Thomas Sowell: “Artificial stupidity” and the destruction of civilization

Thomas Sowell has a lot of good things to say. This is one of them:

Ours may become the first civilization destroyed, not by the power of our enemies, but by the ignorance of our teachers and the dangerous nonsense they are teaching our children. In an age of artificial intelligence, they are creating artificial stupidity. - Thomas Sowell

A Facebook friend adds – accurately, in my opinion:

“If you are a teacher, this is on you. You may protest you are a great teacher, most do, but in fact, if you teach the drivel that public school systems dictate, then you are no more than a parrot for an evil scheme to make our children stupid enough to want to be subjects when you could be teaching them to be citizens.”

Yep. That’s one of the reasons I am not a public school teacher, despite the economic security that would give me (so long, of course, as I kept a low profile and watched what I said). But unfortunately, despite many excellent teachers – and not a few fine schools – contemporary public education is a big part of the problem.

It may be very good (usually, with some notable exceptions) at delivering its content in an effective and engaging manner. It is the content itself that is the difficulty!

Time’s “Person of the Year”: teenage activist Greta Thunberg

Climate activist Greta Thunberg photographed on the shore in Lisbon, Portugal December 4, 2019

Resisting the temptation to shout at Time Magazine, “How dare you?” (wry smile)

So, teenage climate activist Greta Thunberg has been named Time Magazine’s 2019 “Person of the Year.” The cover has a dreamy-eyed Greta standing on the edge of the rising sea level ocean, gazing mystically into what one supposes is meant to represent the future. Well, on one level, I suppose she deserves it, in the sense that – for better or for worse – she’s become a household name, and the face of climate change activism. But, leaving sheer publicity aside:

Who better for person of the year than a petulant, hysterical adolescent, angrily chastising adults of many decades more life experience and vastly greater education and knowledge of the world, after generating more carbon pollution by crossing the ocean in a high-tech sailing yacht as part of a publicity stunt than she would have if she’d simply taken a seat on a jetliner like anyone else?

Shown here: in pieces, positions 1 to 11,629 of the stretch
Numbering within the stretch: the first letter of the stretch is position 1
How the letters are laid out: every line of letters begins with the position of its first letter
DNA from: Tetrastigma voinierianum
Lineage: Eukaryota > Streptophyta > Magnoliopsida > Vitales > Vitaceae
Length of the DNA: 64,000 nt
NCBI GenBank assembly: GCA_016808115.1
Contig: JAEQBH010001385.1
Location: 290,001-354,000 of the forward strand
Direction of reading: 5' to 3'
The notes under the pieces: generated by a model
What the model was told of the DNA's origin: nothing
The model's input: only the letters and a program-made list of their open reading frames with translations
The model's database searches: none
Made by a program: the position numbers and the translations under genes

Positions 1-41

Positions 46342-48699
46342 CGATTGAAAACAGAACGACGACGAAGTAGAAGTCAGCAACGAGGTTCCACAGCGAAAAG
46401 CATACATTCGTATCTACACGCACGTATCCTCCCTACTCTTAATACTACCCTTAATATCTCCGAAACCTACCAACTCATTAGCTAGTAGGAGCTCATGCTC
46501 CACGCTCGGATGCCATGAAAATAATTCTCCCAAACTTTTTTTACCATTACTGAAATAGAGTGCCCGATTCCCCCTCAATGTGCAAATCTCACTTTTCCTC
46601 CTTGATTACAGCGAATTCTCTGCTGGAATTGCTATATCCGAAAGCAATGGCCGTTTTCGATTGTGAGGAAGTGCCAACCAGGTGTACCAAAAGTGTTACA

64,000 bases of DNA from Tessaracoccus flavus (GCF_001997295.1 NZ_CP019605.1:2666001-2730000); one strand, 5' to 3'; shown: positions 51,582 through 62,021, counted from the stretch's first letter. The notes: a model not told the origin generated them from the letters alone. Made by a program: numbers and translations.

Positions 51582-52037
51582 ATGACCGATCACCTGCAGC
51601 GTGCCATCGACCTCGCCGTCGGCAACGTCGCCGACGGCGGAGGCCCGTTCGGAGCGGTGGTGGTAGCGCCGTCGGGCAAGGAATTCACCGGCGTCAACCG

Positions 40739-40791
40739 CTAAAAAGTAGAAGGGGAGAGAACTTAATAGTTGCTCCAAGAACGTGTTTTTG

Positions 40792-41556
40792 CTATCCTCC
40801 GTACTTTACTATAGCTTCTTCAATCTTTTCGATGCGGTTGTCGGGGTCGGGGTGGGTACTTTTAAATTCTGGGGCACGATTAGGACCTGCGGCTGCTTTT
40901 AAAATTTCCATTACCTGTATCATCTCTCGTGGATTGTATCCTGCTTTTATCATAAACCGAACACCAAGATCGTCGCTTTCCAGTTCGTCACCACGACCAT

(We’ll leave aside a growing body of evidence suggesting that, a) climate change is primarily natural, as it has always been, not anthropogenic, and b) the cycle seems to be swinging back in the direction of cooling, not warming.)

And of course, she’s being lionized in the same year in which Left-wingers excoriated – and in some cases made death threats against – another adolescent, a boy who exhibited remarkable coolness and composure in the incident in question, for “smirking” at a Native American activist who had invaded his personal space and was drumming in his face.

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Welcome to 21st century America… 🙄

 

“After climate change apocalypse, kindness will be most important survival skill” | Lexington Herald Leader

A survival skills teacher says that in order to survive in post climate-change apocalypse, we’ll need empathy, generosity, and courage to survive. Kindness and fairness will be more valuable than any survival skill.

Source: After climate change apocalypse, kindness will be most important survival skill | Lexington Herald Leader

While I do not believe in “climate-change apocalypse,” per se (that’s a discussion I don’t have time or space to get into, here), what archaeologist and wilderness survival instructor Chris Begley describes here applies, as he points out, just about any imaginable apocalyptic scenario: “climate change, neoliberalism, authoritarianism, zombies, or a meteor.” He left out X-class solar flares, but yes!

Surviving in a post-apocalyptic world “will be harder than we think, and we will need different talents than the survival skills I teach,” Begley reminds us, and continues,

“I study how people live and how societies change, in the past and present. I cannot predict the future, obviously, but no likely disaster scenario fits our fantasies. No tragic yet convenient event will allow us to discard our complex, messy, and ever-changing social reality and live out our rugged individualistic fantasy. We will not be by ourselves, with only the people we choose, avoiding those we do not understand or trust. We will not be free from the need to cooperate and compromise…

“While the wilderness survival skills certainly can’t hurt, it will be empathy, generosity, and courage that we need to survive. Kindness and fairness will be more valuable than any survival skill. Then as now, social and leadership skills will be valued. We will have to work together. We will have to grow food, educate ourselves, and give people a reason to persevere. The needs will be enormous, and we cannot run away from that. Humans evolved attributes such as generosity, altruism, and cooperation because we need them to survive. Armed with those skills, we will turn towards the problem, not away from it. We will face the need, and we will have to solve it together. That is the only option. That’s what survival looks like.”

Yep.

That said, we may have to draw firmer boundaries than our present culture gives us the luxury of avoiding. Resources will be limited, and no one can save everyone. Deciding who to let into our circle and who to exclude, and why, will be one of the tougher, but also most essential, decisions which post-apocalyptic survivors will (if the worst happens, from which, God defend us!) have to make.

 

“When men stop seeing women as mothers…” | Holy Motherhood

“When men stop seeing women as mothers, sex loses its sacredness.”

— Mary Pride

To which I can only say… Amen!